Elwira Bauer's Nazi Propagandist Children's Book Trust No Fox on Green Meadow and no Jew upon his Oath

Elwira Bauer's Nazi Propagandist Children's Book Trust No Fox on Green Meadow and no Jew upon his Oath

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Elwira Bauer's Nazi Propagandist Children's Book Trust No Fox on Green Meadow and no Jew upon his Oath


In response to the factional society of the Weimar Republic, Nazism endeavored to create a new, more-unified society; an ideal national community, populated by an ethnically and culturally homogenous citizenry dogmatically obedient to the theories, laws, and policies of the central governing apparatus (the Nazi Hierarchy and ultimately Hitler). To attain its aims, Nazism employed a variety of tactics: laws were enacted to ethnically purify the population (e.g., the 1935 Nuremberg Laws), sentiments were propagated with the intention of uniting the population behind its leadership (i.e., the Führer Principle), and policies were instituted to ensure total cultural, political, and economic unity (e.g., the 1933 implementation of “Gleichschaltung”). In addition, Nazism utilized enormous amounts of written and oral propaganda to reinforce its principles and accompany its measures, rendering them more palatable to the public and consequently increasing their success, “Local cooperation and leadership were essential to the success of Coordination. So was a bombardment of propaganda from party newspapers and publicists…[e.g., Dr. Goebbels, der Angriff, etc.]” (Bergen 65).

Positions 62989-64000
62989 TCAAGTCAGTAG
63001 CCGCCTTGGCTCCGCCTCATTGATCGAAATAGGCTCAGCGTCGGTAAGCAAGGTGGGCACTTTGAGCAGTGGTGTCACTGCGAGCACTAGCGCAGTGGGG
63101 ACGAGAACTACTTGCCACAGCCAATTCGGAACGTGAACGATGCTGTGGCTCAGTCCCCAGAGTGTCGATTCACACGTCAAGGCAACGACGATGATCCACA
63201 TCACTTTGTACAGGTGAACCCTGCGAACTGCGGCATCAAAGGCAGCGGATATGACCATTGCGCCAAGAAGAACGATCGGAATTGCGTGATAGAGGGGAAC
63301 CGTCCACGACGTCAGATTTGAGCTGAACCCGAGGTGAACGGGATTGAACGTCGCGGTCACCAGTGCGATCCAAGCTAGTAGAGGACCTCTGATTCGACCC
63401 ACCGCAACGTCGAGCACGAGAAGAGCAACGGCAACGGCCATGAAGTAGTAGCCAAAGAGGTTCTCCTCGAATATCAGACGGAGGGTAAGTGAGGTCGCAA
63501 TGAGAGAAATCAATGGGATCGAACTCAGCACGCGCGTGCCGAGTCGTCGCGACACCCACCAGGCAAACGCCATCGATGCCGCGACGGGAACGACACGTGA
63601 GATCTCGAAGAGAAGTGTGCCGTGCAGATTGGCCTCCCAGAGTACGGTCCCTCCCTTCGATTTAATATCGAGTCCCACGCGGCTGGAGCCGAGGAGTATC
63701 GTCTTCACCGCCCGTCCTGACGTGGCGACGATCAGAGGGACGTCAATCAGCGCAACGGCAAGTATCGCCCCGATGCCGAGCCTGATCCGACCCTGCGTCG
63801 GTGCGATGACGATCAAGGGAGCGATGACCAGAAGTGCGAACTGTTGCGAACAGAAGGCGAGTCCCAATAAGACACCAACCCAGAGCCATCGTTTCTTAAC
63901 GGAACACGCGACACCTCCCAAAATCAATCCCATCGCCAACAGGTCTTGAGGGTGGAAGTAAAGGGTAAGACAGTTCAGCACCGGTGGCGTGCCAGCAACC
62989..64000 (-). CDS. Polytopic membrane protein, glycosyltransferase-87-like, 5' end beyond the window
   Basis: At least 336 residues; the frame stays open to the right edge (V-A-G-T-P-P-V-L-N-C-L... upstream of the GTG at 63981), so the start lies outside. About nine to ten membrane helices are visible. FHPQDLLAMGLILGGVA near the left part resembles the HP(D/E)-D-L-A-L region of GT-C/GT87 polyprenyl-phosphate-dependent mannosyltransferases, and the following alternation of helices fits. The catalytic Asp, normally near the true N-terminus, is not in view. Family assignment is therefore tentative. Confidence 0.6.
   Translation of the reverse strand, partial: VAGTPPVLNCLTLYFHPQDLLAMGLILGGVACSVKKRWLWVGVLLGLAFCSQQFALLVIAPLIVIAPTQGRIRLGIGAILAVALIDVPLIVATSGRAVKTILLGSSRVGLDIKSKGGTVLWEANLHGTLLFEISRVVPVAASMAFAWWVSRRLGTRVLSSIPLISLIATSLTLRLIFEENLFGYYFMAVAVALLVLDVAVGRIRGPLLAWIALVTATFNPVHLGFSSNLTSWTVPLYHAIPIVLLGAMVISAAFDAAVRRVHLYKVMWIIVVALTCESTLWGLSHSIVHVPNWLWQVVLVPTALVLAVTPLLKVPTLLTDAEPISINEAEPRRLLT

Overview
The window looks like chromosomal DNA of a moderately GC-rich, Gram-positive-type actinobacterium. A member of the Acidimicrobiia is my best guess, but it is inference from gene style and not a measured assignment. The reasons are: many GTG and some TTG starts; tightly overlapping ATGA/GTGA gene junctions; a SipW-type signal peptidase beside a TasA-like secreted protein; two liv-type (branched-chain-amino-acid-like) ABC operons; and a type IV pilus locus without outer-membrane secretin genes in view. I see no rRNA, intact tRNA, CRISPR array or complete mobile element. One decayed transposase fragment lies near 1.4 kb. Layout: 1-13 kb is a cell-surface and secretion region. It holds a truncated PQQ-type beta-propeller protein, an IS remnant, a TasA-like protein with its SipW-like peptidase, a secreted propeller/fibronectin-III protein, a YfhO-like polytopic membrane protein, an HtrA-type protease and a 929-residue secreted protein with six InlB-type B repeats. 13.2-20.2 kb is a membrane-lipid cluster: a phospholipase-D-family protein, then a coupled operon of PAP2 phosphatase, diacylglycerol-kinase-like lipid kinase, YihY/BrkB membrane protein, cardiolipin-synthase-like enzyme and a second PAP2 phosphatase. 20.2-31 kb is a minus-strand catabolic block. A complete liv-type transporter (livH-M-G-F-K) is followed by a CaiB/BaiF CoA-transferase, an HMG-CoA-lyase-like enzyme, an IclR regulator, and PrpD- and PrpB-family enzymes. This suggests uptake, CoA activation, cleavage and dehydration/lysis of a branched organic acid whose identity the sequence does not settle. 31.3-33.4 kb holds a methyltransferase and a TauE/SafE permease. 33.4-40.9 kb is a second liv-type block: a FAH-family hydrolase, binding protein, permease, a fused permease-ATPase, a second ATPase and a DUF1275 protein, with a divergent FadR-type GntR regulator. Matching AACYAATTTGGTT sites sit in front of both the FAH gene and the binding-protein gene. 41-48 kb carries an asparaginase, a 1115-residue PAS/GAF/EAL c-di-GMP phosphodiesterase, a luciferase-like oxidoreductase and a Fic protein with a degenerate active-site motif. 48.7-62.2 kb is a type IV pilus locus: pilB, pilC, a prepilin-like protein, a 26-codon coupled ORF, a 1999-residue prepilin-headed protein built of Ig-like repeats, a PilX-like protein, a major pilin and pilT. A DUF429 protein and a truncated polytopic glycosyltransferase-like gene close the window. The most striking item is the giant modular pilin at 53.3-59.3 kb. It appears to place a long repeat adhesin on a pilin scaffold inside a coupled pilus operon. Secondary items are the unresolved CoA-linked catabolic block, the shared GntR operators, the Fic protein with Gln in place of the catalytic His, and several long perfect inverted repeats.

The excerpt entitled “The Führer’s Youth” from Elwira Bauer’s 1936 Nazi propagandist children’s book Trust no Fox on Green Meadow and no Jew upon his Oath, exemplified the new ideal society envisioned by Nazism and reinforced Nazi theories and processes. The title of the book itself, “Trust … no Jew upon his Oath,” reinforced Nazism’s principle that “non-Aryans” were inferior to “Aryans” and, consequently, supported Nazism’s position that an ethnically homogen...


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...bably appeared in children’s stories written prior to the twentieth century and still in circulation today is not surprising in light of the fact that Hitler’s, and consequently Nazism’s, beliefs were unoriginal, “Adolf Hitler was not a brilliant, original thinker. There was nothing new about his views nor even in the way he combined them….What was different was the intensity with which he held his views…his ability to captivate large audiences [and] the tremendous power he achieved after he became chancellor of Germany…” (Bergen 40).



Works Cited

Bauer, Elwira. “The Führer’s Youth.” Nuremberg: Stürmer Verlag, 1936.

Bergen, Doris. War & Genocide: A Concise History of the Holocaust. New York, NY:
Rowman & Littlefield Publishers, Inc. 2003.

Gay, Peter. Weimar Culture: The Outsider as Insider. New York, NY: W. W. Norton &
Company, 2001.

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